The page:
05/31/73 – The Forum, L.A., CA – Steve Kurasch
Spring, 1973. I was completing my sophomore year at U.C.L.A. majoring in Mathematics/Computer Science. Being 6’8″ tall, I also played basketball.
Outside of school, I worked for a computer company, and I was playing trumpet professionally with the L.A. Pops Symphony Orchestra (now defunct) which I joined shortly after my 15th birthday; the youngest member ever.
On the music scene, Houses of the Holy had just been released, and I was anxiously awaiting tour information. Led Zeppelin did not need to take out ads to promote ticket sales, and the internet and instant access to information was not available in 1973, so I relied heavily on the telephone. At least once a week, I would call the L.A. Forum and ask when Led Zeppelin tickets go on sale. Everytime, I would receive the same response: “We don’t have Led Zeppelin scheduled to perform.”
It had been nearly two years since I last saw Led Zeppelin (August 21, 1971 – 5th row). Sure, I had seen many other groups including Hendrix, Cream, The Who and The Doors, but somehow, that concert left some powerful images which continually ate at my soul; Plant’s voice so strong that I thought he was going to give himself a hernia. Jimmy’s playing was outstanding; quick, clean and emotionally draining. Bonzo attacked the drums like a riot police officer during an anti-war demonstration. And the subtlety but amazing playing of John Paul Jones holding the rhythm together. I had seen many great individual performances, but I had never seen a group play that well together live.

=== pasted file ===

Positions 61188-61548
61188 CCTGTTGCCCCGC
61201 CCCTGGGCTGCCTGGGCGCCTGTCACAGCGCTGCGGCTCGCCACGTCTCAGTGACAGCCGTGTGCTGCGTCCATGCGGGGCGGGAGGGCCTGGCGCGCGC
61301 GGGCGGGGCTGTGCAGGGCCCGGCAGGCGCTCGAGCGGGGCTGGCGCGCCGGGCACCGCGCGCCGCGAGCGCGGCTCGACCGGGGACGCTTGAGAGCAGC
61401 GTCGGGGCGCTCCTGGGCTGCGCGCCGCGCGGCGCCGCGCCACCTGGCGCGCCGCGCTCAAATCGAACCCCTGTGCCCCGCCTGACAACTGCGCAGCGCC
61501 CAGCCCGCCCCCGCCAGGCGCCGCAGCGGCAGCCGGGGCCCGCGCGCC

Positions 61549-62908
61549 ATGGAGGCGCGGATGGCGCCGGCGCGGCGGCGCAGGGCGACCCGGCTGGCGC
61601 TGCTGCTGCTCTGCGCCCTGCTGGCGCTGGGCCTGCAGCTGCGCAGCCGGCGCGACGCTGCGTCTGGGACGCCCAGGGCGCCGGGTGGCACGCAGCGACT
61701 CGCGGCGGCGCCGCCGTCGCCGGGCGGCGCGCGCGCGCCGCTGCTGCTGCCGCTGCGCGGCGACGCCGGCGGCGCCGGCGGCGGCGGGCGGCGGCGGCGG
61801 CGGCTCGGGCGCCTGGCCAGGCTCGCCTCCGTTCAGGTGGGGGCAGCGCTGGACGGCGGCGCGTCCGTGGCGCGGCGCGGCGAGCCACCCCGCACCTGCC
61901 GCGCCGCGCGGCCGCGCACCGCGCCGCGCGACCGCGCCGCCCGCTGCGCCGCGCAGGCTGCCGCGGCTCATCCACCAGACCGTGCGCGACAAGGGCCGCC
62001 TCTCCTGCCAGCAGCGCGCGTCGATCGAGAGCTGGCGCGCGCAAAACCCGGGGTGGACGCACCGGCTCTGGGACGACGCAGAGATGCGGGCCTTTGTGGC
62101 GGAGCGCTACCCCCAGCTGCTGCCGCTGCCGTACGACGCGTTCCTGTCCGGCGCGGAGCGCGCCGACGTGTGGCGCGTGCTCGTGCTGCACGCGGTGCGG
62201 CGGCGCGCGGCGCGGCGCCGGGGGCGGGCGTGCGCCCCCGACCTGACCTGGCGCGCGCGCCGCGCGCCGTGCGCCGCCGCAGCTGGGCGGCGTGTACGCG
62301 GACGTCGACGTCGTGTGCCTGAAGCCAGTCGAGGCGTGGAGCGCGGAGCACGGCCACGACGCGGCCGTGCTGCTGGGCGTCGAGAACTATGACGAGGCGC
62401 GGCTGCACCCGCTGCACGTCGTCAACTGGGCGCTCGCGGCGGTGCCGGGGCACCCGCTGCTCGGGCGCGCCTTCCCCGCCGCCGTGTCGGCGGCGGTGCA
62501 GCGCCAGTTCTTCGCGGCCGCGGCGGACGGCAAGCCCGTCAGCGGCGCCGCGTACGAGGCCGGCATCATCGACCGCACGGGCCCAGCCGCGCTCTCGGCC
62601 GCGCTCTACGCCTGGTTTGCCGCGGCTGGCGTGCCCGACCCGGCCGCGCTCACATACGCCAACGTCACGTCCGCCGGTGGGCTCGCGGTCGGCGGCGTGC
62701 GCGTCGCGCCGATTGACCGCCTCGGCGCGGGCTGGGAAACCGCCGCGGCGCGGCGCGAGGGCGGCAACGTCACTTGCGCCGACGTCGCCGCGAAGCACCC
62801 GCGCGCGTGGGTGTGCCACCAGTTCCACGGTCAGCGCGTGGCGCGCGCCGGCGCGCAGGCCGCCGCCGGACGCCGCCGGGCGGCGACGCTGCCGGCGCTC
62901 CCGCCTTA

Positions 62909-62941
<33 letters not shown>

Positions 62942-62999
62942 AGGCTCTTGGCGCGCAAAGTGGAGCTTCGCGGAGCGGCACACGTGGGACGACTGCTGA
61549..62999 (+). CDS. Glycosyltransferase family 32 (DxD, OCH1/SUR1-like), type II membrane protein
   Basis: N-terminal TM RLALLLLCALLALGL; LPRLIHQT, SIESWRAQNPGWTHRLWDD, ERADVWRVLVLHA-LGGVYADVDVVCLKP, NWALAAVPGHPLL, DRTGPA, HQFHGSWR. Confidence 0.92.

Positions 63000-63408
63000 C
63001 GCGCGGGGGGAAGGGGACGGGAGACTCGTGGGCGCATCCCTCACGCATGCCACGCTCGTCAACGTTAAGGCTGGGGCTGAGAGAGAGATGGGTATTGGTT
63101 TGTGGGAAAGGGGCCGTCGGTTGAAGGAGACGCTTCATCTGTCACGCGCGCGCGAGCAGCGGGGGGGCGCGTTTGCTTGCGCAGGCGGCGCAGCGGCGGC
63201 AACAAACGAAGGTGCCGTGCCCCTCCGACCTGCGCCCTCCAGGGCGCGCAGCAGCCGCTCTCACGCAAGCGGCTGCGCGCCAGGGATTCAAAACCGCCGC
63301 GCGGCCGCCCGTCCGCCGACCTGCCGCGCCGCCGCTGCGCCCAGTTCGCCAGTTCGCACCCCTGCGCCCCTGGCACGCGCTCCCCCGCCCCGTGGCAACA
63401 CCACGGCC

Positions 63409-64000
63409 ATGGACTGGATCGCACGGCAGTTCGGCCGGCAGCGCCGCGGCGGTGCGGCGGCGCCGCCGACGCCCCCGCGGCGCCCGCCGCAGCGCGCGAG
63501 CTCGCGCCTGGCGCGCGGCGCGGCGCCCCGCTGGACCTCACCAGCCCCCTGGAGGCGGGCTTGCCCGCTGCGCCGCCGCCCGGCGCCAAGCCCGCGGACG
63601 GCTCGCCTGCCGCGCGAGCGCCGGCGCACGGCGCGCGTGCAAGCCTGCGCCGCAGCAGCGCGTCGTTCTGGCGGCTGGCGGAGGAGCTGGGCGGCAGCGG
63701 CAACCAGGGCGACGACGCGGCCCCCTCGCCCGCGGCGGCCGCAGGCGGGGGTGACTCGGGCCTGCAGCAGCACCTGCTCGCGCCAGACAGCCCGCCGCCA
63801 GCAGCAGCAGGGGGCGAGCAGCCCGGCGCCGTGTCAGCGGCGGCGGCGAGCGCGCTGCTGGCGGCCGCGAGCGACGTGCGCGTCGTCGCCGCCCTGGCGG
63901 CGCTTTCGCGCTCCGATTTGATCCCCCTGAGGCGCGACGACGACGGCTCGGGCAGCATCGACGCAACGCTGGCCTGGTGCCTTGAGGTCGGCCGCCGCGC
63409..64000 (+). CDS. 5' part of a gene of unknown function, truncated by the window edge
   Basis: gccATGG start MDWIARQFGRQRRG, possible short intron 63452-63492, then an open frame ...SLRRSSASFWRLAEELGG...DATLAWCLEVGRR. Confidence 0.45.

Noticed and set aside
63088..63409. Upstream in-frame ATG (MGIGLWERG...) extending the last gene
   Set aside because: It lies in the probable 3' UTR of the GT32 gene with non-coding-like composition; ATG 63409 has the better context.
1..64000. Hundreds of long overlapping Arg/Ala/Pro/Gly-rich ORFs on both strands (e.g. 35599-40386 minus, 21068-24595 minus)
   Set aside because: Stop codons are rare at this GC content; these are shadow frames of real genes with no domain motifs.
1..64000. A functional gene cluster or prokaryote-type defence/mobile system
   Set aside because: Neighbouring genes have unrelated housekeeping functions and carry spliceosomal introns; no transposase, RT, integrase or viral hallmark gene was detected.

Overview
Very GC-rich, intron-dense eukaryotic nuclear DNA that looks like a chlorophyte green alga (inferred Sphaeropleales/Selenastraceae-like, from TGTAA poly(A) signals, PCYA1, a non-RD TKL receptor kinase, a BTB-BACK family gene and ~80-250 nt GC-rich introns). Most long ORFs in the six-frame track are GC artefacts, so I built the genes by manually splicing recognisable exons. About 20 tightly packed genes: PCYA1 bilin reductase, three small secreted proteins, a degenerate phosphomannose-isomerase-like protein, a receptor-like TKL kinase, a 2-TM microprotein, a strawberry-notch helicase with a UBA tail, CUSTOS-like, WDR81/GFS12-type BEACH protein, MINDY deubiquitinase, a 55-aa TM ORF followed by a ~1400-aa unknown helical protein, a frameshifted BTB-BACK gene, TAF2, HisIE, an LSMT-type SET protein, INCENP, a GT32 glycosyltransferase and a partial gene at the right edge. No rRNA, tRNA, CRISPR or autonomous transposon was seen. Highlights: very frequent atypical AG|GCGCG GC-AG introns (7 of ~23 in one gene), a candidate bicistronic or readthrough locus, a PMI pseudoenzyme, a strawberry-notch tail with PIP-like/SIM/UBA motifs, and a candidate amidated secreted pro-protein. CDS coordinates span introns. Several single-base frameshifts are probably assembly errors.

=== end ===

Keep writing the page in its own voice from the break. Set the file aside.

Finally, on Monday, April 23, 1973, I called the Forum and received the unexpected news. Led Zeppelin is scheduled to perform two shows. May 30th and May 31st. Tickets go on sale Monday, April 30th.
My plan of action was to go down to the L.A. Forum on Friday night after class and sleep over until Monday morning. This should get me decent seats.
During that week, I found out that I had to work early Saturday morning. Therefore, I asked my brother, Chris, if he could hold my place in line until I return in the afternoon. Luckily, he agreed.
Also, my music theory class gave us a final project: write a string quartet. Yikes!
Friday came, and I arrived at the Forum approximately 10:00 PM with sleeping bag, Math books and music paper. There were already several people in line. I asked if anybody was keeping a list, and they told me to find Chris (yes, another Chris).
Eventually, someone pointed me to Chris. He was sitting inside his car with another person. I knocked on the window, he rolled it down and said, “Yeah?” As the smoke billowed out of his car, I told him that I wanted to get on the list. Obviously perturbed, he answered, “Let’s do it in the morning.” Wanting to make sure that nobody else would get put on the list in front of me, I insisted. So Chris put me on the list as #23. I would later find out that Chris would be pissed off at me, because as he was putting my name on the list, he spilled his hash on the floorboards of the car. Oops…..